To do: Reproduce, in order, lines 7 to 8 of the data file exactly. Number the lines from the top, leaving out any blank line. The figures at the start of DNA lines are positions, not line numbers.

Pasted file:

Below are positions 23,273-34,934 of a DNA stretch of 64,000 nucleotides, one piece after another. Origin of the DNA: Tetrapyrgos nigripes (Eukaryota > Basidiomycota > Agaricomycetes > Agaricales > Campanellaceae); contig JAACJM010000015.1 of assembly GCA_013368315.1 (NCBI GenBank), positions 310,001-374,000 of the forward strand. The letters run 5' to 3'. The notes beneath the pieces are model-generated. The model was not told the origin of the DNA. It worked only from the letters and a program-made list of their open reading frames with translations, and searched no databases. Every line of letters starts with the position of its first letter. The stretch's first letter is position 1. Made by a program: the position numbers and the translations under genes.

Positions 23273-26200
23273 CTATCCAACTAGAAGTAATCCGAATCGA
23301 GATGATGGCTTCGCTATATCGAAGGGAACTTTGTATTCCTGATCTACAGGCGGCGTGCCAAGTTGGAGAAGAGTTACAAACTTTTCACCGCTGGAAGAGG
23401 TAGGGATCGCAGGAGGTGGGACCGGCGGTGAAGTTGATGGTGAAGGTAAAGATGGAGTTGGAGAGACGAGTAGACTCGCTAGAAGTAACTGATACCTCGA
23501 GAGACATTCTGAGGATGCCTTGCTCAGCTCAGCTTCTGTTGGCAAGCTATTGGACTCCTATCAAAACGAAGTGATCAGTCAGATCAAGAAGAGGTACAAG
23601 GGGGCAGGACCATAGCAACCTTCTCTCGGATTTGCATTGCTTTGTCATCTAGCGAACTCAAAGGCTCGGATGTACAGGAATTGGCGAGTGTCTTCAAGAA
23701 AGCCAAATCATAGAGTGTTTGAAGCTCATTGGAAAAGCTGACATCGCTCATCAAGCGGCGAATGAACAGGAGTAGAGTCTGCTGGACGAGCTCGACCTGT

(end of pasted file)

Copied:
23601 GGGGCAGGACCATAGCAACCTTCTCTCGGATTTGCATTGCTTTGTCATCTAGCGAACTCAAAGGCTCGGATGTACAGGAATTGGCGAGTGTCTTCAAGAA
23701 AGCCAAATCATAGAGTGTTTGAAGCTCATTGGAAAAGCTGACATCGCTCATCAAGCGGCGAATGAACAGGAGTAGAGTCTGCTGGACGAGCTCGACCTGT